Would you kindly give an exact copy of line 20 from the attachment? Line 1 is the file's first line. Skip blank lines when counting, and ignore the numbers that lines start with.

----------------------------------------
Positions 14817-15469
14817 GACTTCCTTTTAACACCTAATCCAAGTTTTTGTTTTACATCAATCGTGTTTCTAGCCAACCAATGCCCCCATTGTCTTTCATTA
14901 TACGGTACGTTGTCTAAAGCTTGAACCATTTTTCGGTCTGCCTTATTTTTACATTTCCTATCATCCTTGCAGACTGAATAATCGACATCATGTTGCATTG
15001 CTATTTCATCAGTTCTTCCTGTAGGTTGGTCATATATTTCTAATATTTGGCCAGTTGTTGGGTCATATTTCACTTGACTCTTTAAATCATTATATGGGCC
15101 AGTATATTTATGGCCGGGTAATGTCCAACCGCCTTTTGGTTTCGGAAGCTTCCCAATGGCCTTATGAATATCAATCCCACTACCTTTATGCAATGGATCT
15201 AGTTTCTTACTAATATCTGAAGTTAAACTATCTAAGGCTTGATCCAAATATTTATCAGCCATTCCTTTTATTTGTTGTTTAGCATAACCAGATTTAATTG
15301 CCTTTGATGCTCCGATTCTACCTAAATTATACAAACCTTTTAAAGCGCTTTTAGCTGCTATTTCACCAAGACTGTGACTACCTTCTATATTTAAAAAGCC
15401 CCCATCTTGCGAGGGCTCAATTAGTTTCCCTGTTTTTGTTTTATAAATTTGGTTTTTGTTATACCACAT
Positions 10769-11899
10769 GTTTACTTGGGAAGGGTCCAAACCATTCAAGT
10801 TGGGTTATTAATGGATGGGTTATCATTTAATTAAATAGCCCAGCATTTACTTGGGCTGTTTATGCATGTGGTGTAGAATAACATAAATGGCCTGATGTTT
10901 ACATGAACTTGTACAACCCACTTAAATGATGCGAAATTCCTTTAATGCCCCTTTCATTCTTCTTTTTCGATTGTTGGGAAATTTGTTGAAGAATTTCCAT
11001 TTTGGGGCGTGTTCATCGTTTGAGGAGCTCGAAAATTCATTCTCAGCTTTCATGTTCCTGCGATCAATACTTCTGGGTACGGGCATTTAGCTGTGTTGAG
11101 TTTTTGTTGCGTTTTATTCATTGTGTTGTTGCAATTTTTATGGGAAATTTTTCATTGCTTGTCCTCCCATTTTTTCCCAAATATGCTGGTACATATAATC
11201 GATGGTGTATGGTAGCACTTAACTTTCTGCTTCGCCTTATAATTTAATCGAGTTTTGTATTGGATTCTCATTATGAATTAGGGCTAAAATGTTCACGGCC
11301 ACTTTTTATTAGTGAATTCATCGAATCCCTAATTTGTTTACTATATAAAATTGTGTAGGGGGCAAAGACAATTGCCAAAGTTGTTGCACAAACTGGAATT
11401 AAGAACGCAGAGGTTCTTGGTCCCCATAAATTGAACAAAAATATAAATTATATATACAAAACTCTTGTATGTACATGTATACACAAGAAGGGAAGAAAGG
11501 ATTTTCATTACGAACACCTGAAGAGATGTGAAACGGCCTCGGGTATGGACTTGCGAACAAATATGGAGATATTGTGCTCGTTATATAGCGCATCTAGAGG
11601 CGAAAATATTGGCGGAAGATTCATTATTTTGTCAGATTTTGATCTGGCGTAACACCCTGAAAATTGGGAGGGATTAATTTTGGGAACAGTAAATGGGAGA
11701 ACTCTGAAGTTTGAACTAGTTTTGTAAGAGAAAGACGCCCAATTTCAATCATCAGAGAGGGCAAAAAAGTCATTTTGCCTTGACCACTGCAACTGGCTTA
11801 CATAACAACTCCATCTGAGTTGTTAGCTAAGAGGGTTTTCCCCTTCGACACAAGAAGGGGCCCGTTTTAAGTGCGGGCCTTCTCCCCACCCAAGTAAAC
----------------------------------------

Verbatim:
11701 ACTCTGAAGTTTGAACTAGTTTTGTAAGAGAAAGACGCCCAATTTCAATCATCAGAGAGGGCAAAAAAGTCATTTTGCCTTGACCACTGCAACTGGCTTA